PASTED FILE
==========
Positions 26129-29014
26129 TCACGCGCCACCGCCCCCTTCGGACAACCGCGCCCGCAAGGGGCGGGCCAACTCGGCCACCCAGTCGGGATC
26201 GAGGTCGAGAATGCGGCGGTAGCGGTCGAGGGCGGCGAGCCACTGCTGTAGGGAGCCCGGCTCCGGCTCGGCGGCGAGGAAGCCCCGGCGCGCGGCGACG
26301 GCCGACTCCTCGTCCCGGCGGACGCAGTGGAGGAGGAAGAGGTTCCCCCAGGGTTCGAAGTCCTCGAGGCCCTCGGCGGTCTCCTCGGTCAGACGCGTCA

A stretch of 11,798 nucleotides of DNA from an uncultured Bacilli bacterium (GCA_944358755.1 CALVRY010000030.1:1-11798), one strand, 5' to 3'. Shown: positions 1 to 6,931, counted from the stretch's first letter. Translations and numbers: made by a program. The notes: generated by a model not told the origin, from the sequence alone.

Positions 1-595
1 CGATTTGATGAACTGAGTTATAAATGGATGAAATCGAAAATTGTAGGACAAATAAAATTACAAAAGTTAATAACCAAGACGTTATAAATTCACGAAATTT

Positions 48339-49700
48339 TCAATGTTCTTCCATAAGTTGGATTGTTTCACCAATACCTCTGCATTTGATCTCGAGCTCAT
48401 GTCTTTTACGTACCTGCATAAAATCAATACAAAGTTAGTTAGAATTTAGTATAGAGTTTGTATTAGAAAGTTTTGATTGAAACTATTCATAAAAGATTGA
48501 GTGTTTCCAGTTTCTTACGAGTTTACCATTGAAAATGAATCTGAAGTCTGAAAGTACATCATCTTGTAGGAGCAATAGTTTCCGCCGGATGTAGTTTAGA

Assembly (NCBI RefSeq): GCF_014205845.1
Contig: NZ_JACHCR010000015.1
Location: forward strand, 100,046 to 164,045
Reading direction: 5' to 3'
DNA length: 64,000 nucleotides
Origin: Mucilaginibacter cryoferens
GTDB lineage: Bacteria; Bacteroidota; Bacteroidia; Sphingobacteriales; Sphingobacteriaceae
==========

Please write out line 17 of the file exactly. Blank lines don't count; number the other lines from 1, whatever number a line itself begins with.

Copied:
Origin: Mucilaginibacter cryoferens